It sounds like a science fiction story starring beetles: a queen beetle, or “foundress”, establishes a colony in the trunk of a live eucalyptus tree. She excavates tunnels and establishes a fungus garden with the help of her sterile worker sisters.
The foundress is known as “life-time inseminated”, living on stored sperm from one original male. Some 90% of foundresses fail in their attempts to establish a colony. They are preyed upon, or trapped by tree sap covering the entrance tunnel.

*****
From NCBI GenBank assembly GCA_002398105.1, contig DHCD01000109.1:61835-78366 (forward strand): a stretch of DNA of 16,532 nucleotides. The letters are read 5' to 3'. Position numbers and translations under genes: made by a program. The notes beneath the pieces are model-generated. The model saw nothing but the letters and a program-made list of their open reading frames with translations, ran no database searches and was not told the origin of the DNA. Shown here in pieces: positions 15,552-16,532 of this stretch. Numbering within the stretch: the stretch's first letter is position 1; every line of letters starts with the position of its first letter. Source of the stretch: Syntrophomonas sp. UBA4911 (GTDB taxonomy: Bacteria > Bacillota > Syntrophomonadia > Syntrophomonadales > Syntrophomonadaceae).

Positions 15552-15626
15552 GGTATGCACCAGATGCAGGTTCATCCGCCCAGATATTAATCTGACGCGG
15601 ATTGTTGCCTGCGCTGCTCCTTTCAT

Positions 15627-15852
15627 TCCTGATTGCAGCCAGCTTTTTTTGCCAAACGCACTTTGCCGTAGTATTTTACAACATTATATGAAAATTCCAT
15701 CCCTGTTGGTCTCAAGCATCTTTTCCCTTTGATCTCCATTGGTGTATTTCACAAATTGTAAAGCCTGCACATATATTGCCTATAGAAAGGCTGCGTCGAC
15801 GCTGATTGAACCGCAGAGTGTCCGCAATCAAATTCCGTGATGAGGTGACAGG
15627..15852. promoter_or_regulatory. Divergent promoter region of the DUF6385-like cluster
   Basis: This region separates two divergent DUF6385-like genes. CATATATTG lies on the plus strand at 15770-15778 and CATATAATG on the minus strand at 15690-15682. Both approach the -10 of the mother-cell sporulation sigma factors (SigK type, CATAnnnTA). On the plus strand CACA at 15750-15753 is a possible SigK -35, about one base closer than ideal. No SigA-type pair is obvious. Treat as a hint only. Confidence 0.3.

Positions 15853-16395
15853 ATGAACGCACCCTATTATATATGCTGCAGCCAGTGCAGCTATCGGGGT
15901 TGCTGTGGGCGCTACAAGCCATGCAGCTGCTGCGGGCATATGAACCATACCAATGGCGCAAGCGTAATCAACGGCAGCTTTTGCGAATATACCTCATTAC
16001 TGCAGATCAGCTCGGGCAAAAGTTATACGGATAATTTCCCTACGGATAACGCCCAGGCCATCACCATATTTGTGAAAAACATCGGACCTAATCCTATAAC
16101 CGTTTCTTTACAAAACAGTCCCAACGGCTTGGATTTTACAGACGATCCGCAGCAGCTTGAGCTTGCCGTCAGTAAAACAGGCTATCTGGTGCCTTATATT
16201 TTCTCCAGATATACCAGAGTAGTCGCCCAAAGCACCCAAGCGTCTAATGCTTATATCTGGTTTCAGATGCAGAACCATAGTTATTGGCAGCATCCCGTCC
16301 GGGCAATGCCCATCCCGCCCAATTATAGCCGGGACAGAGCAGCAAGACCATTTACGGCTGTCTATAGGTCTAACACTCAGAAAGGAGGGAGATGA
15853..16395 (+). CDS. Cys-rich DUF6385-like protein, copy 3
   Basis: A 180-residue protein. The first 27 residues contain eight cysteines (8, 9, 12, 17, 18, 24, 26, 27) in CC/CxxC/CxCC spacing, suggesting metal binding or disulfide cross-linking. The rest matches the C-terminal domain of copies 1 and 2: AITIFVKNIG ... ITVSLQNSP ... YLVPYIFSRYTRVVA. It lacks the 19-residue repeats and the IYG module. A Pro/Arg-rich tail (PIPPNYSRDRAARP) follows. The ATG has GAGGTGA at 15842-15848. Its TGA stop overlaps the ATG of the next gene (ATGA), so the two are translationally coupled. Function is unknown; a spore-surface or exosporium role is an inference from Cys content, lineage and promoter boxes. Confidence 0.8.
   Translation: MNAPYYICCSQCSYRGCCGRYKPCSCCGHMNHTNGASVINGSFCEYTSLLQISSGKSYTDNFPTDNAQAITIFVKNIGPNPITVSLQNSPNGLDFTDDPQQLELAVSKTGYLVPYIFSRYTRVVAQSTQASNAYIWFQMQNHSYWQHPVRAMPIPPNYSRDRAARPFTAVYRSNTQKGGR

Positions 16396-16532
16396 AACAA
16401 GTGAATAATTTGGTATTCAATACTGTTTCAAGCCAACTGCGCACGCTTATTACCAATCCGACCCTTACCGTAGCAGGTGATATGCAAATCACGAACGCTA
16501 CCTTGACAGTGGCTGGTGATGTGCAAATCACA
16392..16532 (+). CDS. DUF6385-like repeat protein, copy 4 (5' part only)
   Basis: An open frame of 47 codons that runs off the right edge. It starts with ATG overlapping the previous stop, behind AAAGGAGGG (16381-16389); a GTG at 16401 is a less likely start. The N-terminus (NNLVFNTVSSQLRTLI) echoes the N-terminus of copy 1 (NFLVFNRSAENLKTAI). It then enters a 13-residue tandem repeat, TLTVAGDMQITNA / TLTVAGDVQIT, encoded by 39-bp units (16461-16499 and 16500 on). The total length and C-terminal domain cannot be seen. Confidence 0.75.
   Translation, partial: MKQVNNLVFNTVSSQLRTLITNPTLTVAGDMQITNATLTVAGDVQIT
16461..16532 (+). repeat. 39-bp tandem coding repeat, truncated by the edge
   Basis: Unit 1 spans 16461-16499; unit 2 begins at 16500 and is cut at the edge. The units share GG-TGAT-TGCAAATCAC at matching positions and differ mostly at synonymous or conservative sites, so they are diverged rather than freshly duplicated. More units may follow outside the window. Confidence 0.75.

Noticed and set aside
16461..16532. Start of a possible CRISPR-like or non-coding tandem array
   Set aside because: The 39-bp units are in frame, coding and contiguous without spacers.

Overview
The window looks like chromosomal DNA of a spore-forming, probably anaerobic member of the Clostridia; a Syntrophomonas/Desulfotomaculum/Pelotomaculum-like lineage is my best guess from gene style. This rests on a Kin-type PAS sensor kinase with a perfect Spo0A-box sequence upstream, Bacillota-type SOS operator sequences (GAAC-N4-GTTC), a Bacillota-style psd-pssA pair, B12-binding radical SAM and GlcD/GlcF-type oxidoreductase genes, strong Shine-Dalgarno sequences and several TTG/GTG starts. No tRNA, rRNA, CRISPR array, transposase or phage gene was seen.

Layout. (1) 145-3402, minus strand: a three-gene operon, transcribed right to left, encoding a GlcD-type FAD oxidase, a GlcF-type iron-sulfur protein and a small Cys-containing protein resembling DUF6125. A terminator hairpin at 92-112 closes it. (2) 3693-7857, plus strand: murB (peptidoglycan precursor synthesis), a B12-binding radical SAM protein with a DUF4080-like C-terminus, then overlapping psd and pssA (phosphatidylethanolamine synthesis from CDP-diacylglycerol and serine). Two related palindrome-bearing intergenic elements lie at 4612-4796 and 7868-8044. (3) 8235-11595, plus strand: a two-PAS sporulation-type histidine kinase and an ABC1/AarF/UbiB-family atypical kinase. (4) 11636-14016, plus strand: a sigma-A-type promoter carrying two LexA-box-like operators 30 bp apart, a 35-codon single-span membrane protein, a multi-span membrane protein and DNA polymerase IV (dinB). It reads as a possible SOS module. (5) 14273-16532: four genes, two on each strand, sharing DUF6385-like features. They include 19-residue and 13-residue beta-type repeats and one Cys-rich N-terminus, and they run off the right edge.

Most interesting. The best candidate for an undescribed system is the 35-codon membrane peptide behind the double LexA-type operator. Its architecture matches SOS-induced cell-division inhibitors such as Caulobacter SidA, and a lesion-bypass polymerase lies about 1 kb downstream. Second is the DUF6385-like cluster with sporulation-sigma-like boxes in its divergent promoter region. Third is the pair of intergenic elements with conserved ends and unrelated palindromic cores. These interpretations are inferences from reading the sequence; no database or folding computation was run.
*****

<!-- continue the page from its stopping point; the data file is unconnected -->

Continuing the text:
However, once the colony is established, the diminutive queen may live for 10, 20 or even 30 years – making the Australian wood-boring ambrosia beetle (Austroplatypus incompertus) probably the longest-lived in the world.